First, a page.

By Rebecca Moore

Researchers at the Spanish National Cancer Research Centre have found a regulatory gene believed to be crucial in understanding the regenerative mechanisms of tissues. Known as Sox4 gene, researchers believe that this gene may provide a link between stem cells, aging, and cancer: three elements thought to be interconnected.

Sox4 gene is mainly expressed during the embryonic development phase. This gene plays a vital role in the development of the heart, bones, pancreas and differentiation of lymphocytes. Moreover, researchers have classified Sox4 gene as an oncogene, due to its involvement in rapid reproduction of cells and supression of apoptosis.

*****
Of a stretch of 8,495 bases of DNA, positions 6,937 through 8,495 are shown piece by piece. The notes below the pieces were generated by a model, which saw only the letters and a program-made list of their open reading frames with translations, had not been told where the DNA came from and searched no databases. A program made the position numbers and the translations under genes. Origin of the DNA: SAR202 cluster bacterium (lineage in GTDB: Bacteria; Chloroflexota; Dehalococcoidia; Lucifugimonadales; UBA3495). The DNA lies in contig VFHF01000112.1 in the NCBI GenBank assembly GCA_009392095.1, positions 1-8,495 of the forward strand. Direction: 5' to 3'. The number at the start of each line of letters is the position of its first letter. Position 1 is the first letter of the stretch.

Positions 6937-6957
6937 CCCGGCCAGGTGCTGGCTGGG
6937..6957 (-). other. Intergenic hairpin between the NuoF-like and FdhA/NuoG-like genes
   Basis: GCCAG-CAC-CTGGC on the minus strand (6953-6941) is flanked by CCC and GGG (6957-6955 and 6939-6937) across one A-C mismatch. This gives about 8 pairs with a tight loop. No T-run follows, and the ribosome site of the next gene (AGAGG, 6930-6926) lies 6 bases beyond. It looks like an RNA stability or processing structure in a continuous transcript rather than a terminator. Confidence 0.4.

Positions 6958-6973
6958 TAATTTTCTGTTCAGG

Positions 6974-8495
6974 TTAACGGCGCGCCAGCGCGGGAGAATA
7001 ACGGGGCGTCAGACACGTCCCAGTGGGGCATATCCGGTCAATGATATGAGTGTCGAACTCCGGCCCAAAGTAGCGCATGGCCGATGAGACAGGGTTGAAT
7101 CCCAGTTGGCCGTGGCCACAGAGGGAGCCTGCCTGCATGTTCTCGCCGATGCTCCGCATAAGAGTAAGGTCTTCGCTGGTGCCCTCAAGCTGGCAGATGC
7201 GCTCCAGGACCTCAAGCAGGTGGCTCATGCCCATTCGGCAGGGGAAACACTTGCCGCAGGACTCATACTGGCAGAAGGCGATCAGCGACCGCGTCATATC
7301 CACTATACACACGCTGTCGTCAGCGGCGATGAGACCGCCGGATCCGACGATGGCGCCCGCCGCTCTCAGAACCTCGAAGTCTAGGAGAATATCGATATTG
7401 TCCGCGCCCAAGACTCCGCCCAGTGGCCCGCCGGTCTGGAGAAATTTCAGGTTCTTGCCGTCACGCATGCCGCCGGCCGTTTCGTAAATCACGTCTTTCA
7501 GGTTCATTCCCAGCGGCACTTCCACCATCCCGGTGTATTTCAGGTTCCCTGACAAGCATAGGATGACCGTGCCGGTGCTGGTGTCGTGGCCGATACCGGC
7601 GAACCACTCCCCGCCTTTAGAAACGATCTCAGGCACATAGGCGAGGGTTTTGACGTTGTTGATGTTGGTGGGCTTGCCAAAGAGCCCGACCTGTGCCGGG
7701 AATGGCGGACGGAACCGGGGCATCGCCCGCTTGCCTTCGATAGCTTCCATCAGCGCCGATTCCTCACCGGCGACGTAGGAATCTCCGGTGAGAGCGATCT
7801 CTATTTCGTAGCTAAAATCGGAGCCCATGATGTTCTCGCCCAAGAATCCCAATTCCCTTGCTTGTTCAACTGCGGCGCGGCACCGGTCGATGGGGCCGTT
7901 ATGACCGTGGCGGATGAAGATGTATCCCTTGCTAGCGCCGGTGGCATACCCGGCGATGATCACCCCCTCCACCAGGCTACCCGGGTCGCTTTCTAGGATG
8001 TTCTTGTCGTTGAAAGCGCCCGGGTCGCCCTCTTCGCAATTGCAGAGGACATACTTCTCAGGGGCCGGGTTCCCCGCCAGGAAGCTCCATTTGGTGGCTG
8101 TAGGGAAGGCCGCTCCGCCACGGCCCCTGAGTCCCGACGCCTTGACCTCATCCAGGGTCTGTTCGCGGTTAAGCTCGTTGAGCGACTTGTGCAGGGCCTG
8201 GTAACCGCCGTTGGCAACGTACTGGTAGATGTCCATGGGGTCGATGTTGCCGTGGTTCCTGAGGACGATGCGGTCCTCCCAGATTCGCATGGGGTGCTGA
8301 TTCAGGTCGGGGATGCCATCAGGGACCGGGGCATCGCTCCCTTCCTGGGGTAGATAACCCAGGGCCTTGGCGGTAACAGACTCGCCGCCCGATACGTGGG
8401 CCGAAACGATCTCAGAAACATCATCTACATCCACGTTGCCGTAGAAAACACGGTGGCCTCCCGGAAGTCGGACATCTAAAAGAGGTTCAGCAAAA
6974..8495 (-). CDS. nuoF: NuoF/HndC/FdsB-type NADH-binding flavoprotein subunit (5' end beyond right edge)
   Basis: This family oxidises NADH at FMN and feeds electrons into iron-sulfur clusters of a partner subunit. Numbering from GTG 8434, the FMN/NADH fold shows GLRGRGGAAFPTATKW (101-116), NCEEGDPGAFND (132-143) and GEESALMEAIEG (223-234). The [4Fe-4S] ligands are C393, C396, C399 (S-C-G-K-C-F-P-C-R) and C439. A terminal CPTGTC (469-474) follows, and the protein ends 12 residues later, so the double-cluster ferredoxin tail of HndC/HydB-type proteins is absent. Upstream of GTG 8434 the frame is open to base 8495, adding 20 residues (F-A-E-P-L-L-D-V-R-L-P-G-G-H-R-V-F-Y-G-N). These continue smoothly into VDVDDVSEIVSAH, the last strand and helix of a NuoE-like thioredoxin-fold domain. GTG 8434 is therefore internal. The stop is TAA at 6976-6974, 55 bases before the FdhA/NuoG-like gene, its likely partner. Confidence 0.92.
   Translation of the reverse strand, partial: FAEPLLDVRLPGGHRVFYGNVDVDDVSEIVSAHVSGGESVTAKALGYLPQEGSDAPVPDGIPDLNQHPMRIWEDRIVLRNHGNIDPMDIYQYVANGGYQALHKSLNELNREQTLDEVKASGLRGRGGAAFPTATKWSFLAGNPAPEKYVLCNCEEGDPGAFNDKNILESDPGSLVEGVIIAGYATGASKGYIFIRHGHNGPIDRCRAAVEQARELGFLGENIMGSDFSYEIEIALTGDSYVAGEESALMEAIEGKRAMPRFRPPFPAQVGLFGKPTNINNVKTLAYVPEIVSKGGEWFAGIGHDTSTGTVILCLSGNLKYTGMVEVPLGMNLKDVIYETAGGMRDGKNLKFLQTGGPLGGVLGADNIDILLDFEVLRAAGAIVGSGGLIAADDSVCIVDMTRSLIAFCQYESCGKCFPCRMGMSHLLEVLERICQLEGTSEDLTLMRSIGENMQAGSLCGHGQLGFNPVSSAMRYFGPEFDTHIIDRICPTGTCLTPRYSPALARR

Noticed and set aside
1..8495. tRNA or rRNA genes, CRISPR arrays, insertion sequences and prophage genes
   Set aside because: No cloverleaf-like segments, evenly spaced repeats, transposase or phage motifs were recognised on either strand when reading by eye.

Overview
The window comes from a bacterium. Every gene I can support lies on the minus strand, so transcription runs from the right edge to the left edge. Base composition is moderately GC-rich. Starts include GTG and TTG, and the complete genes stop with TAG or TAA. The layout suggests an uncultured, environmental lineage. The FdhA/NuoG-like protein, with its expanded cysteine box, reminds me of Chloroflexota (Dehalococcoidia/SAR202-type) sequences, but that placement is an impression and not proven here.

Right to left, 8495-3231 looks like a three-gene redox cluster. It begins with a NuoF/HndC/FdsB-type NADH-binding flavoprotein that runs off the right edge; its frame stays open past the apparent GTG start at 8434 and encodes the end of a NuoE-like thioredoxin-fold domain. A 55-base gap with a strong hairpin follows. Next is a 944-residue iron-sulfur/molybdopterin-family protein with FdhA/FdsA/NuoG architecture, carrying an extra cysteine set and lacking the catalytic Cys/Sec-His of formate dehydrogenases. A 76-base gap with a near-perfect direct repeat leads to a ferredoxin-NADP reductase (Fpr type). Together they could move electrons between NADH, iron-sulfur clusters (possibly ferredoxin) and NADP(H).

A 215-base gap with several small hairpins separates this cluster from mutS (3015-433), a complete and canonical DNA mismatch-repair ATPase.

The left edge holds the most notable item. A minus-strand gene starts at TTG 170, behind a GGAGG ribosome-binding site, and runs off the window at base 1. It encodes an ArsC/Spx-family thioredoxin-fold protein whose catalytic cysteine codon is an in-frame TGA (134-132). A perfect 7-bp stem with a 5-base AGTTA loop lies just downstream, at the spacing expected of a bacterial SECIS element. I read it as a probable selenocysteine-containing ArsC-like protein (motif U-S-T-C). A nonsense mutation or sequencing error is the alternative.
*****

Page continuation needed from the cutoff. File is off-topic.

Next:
In order to test the link between Sox4 gene and stem cells, researchers conducted a study in which they deactivated the gene in the hair follicle stem cells of mice. The results showed that the repair mechanism in mice was inhibited and that their skin aged prematurely. From these results researchers drew the conclusion that the activity of stem cells decreases if Sox4 gene is absent. In addition, when researchers studied mice with low levels of Sox4 gene, the mice presented with accelerated aging, yet cancer resistance.

Despite these findings, researchers still have not been able to draw a definitive link between cancer and the absence of Sox4 gene. One explanation proposed is that the presence of Sox4 gene leads to a lower rates of tissue regeneration, whereby Sox4 gene acts as a cancer-inhibiting mechanism. This proposed conclusion implies that there is a delicate balance between the level of Sox4 gene and its resulting influences on aging and cancer.

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